Musings on Markets (Dated 03/07/2022)

Markets continue to debate if growth concerns should overtake inflation concerns, and if central banks will be forced to backtrack on monetary tightening. Indeed, bond markets are currently pricing in a year end fed funds rate for Dec 23 of 2.65% in contrast to the FED’s dot plot showing 3.5%.

In the short term, it seems uncontroversial that the FED will continue with a 50bps hike in July, there is more substantial debate over September (50 v 25bps) & a particularly fierce debate over the path of rates over the course of 2023 (demonstrated by the divergence highlighted above). 

Powell commented on this ongoing debate at the ECB’s Sintra Symposium conference (27th – 29th June) stating that there was a risk that the FED’s rate hikes “may slow the economy too much” but that the bigger risk was letting inflation continue unrestrained.

A key determinant of the ability of Central banks to control inflation will be the degree to which it is demand led or cost push. On Friday we had an interesting set of Eurozone inflation data which highlighted that prices for energy and food were the main drivers of inflation, suggesting that eurozone inflation (perhaps due to its proximity to UKR) is relatively cost push led vis a vis the US – limiting the ability of the ECB to control inflation by raising rates & cooling demand.

Hopefully we’ll start to see some turn around as we head in 2023, as rate hikes take effect in cooling demand, and supply chains continue their post-COVID transition. However, as much as we might make progress within our own economies, there remains a very large external problem – Ukraine. As noted above, energy & food prices lead inflation prints, so the duration of the conflict will be a key determinant of the persistence of inflation.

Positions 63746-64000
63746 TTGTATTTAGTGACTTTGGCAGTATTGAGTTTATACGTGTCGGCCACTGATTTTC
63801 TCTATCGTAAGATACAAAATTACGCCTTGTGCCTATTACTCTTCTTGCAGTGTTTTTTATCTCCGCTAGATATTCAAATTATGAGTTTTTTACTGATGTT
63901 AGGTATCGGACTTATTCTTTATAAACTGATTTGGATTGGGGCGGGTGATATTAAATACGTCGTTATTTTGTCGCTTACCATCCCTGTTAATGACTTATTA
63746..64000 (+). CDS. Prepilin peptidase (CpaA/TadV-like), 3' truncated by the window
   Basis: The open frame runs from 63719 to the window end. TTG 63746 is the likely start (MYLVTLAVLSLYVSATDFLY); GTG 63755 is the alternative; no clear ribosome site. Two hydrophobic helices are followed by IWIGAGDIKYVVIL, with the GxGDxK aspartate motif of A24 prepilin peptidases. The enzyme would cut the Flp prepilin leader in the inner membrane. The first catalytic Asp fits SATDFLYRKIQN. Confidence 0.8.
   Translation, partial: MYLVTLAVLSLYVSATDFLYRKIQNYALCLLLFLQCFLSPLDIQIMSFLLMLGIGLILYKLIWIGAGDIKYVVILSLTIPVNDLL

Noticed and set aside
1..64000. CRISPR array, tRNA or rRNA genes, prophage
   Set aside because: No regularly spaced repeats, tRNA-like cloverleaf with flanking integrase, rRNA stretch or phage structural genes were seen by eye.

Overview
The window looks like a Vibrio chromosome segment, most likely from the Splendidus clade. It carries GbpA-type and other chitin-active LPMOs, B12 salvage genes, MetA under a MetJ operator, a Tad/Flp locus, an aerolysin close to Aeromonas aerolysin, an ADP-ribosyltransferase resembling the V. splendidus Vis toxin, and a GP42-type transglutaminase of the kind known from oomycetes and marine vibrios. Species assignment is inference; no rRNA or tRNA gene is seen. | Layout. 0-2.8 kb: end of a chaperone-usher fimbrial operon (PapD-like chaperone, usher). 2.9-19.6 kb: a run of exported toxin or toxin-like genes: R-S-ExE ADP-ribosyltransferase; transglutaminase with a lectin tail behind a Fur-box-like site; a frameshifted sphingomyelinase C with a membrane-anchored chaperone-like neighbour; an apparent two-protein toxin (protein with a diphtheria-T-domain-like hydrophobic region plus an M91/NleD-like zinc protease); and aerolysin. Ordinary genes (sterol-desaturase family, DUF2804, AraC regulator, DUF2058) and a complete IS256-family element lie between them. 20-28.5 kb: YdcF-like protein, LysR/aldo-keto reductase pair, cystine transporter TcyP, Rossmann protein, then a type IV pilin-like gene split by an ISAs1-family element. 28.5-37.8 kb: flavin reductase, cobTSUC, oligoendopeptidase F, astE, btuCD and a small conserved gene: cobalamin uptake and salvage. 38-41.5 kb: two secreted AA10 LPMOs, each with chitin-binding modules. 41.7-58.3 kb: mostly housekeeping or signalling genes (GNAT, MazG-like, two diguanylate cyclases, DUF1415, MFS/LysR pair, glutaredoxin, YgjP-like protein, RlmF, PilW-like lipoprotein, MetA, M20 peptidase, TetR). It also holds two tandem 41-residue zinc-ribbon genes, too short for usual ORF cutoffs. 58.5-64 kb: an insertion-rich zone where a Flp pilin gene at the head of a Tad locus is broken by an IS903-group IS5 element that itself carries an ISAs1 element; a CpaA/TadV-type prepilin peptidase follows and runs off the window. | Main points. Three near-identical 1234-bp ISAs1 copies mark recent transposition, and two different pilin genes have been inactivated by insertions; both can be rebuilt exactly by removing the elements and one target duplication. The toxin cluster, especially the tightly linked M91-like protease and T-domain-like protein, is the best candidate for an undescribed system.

In the immediate term it does appear that the sombre tone in financial markets (SPX -21% YTD) is starting to be reflected on the ground, and will start to prominently feature in company reporting, for example Zuckerberg was on record this week noting that Meta was cutting new engineering hires by 30%. However, with market sentiment heavily depressed some investors are starting to see value, with renowned investor Howard Marks commenting in the FT this week.

“We can never be sure, but this seems like a reasonable time to start buying. Things may well go lower. In that case, I hope we’ll have the will to buy more. It makes no sense to say: “I’m not going to buy until we reach a bottom.” We never know when we’re at the bottom, and certainly I’m not saying we are today. Only that things are a lot cheaper than they were a few months ago, and the values — such as the yields on bonds — are pretty good in the absolute. That makes this a reasonable time to start a buying program.”

You might note Howard Marks likely has substantial dry powder, which may not afford him to be as flexible timing wise as more modest investors.

In terms of Credit GBP, HY Corporates returned c.-184 basis points (bps) on the week, with Financials out-performing Non-Financials each returning c.-134 bps, and -195bps respectively. In terms of rating, Double BBs returned -195bps, whilst Single Bs and CCCs returned –165bps and -133bps respectively.

At time of writing (Fri 27th, Afternoon) The FTSE is down c1.5% on the week. GBP / USD is down 2% on the week at c.1.2021. The spread on the iTraxx Crossover (XOVER) – a proxy for the market’s assessment of credit risk (the greater the spread, the greater the perceived risk) increased by c.50ps over the week to 586.


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